Updated: Oct 10, 2021
We think you will agree that Stand up paddle boarding (SUP), along with other water sports is an extremely fun way to get out on the water. And what a summer we have had!!
When venturing out on the water it’s best to head out prepared.
We have talked about safety in depth before but for this piece we really just want to explore the topic around your choice of PFD (Personal Flotation Device).
We want to help those who have wondered before, what the difference between a Buoyancy Aid and an Impact vest is?
As with all water sports, a PFD is an essential piece of safety equipment.
In a perfect world we could all wear a traditional life jacket which would roll us onto our back if anything serious happened to us on the water.
In the real world, when partaking in any water sport that requires a high level of maneuverability we know a full on life jacket is just not practical. The are bulky and restrictive. Especially when you are trying to climb back on a board after falling in. So we will move on to the topic of when to choose a buoyancy aid and when an impact vest may be your preference.
Disclaimer - Lifejackets are a must for non swimmers and young kids. This article is aimed at those who are comfortable in the water and are able to swim efficiently.
Buoyancy Aid Versus Impact Vest
Today we will concentrate on the pro's and con's of buoyancy aids and impact vests.
We’re going to give you the info you need to pick the most suitable PFD for when you are stand-up paddle boarding.
A buoyancy aid or an impact vest are mainly used for paddle boarding, water skiing, wake boarding, kite surfing, dinghy sailing, kayaking and jet skiing.
Buoyancy aids and Impact Vests are generally less bulky and are much easier to swim in than a life jacket. For the most part They generally allow the user to continually enter and exit the water with very little effort.
An Impact Vest is perfect for protecting you when you're out on the water going at speed. Worn by Wake-boarders, Windsurfers, Jet Skiers, Kite-Boarders, etc., the foam in the vest means that the jacket will absorb the impact when you hit the water and stay afloat to a certain level when in it, but it is not a life jacket.
Pros and cons for an impact vest
Comes in multiple styles and shapes/sizes to suit all sexes.
Very warm as its normally made with neoprene( like a wetsuit)
Takes impact in case of fall/impact
Good protection of the upper torso
Whilst it does give a little buoyancy, it does not have the same newton level as a buoyancy aid
You do need be able to swim
Probably the most commonly used type of PFD is the buoyancy aid. It is a great all rounder and ticks a lot of boxes.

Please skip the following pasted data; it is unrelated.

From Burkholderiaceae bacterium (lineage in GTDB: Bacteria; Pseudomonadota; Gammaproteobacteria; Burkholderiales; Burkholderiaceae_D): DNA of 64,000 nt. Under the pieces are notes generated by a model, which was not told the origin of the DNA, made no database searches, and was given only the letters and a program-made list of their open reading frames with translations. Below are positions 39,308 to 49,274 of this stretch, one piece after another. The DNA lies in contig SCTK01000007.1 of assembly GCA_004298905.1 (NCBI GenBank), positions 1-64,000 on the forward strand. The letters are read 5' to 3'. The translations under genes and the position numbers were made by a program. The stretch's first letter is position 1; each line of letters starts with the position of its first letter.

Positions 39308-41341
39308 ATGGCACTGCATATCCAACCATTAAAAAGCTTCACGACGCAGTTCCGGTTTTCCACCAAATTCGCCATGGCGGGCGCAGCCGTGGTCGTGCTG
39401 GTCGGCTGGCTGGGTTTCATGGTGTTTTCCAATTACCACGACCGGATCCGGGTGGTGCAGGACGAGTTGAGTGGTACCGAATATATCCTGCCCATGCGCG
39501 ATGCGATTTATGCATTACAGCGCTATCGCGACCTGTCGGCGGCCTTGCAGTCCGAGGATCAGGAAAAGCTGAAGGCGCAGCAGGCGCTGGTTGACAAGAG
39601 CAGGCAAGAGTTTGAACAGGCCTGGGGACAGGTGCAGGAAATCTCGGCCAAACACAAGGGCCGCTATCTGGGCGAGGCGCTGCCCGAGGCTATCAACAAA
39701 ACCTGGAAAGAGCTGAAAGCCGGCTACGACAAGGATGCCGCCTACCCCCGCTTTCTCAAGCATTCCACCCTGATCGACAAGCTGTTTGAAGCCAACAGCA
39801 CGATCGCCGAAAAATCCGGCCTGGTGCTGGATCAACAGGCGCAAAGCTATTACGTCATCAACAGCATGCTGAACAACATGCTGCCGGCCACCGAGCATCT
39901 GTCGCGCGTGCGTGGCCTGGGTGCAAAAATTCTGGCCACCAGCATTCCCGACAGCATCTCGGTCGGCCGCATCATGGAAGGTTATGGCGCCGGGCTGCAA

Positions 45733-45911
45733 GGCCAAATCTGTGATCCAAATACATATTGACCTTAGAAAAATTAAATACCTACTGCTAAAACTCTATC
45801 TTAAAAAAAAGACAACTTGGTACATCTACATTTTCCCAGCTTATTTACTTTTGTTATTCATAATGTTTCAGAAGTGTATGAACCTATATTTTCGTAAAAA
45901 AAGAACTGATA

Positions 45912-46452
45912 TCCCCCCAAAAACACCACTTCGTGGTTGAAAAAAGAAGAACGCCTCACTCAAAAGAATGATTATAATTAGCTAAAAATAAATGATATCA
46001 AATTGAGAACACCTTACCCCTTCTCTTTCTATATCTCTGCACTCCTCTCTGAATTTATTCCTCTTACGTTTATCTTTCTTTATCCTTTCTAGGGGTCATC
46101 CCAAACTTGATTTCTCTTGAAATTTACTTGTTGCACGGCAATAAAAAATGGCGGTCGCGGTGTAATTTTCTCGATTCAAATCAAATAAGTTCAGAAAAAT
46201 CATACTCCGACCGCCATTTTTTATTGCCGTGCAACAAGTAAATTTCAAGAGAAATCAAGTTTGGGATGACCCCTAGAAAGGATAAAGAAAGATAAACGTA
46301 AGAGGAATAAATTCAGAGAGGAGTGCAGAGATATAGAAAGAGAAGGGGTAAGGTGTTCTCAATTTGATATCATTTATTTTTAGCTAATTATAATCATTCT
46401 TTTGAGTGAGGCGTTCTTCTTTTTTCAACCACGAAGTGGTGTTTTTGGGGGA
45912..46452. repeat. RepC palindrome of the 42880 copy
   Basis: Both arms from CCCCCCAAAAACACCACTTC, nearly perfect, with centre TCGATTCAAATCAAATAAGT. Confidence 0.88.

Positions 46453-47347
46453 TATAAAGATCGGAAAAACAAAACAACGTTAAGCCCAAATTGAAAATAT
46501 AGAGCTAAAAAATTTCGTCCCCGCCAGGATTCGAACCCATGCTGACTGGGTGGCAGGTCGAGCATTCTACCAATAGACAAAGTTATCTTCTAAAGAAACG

Used by everyone from kayakers to sailors, the buoyancy aid comes in hundreds of shapes and sizes but the one constant with all of them will be the newton level and CE marking.
Most adults will tend to work between the 40-70 newton range but may give up on newtons for the comfort of the right buoyancy aid for them. The newtons are the measure of how bouyant the jacket is essentially.
They are many different styles depending the sport you will be using them for, some streamlined others with pockets!
Comes in multiple styles and shapes/sizes
Those that are streamlined are not very bulky
A lot of options and price points to choose between
Tricky to find a con with these but if there was one maybe it would be those with the multiple pockets can be bulky on the chest area.
HOW MUCH BUOYANCY DO I NEED?
Buoyancy is measured in Newtons (N) and will have a standard CE stamp telling you how much volume or lift your buoyancy has.
Most adult PDFs will tend to have 50-70 newtons of lift which basically allows you to float or have a comfortable bob in the water . The chart below will give you an idea of what level of newton you need to allow you to float.
NOTE: Buoyancy aids and Impact Vests provide additional floatation when in the water, yet they will not keep a person upright if unconscious. A 50N buoyancy is standard for adults and juniors who are competent swimmers whereas 100N is standard for children's models.
I have personally been involved in watersports coaching since the mid 90,s and tend to be overly cautious when it comes to PFD's and safety.
My 12 year old daughter will always wear a buoyancy aid over an impact vest although she is a strong swimmer and If I am kayaking I will wear a buoyancy aid.
When I am Stand Up Paddle Boarding I prefer to choose an impact vest. I value the comfort and warmth it gives and also it gives me my full range of motion.
So it really all comes back to your personal choice. If you still have questions, then get in contact and I will happily point you in the right direction.
We hope this post has helped clear up any questions you may have had!
Stay Safe and have fun.
If you have any more questions please reach out and call on 086 1022203 or email firstname.lastname@example.org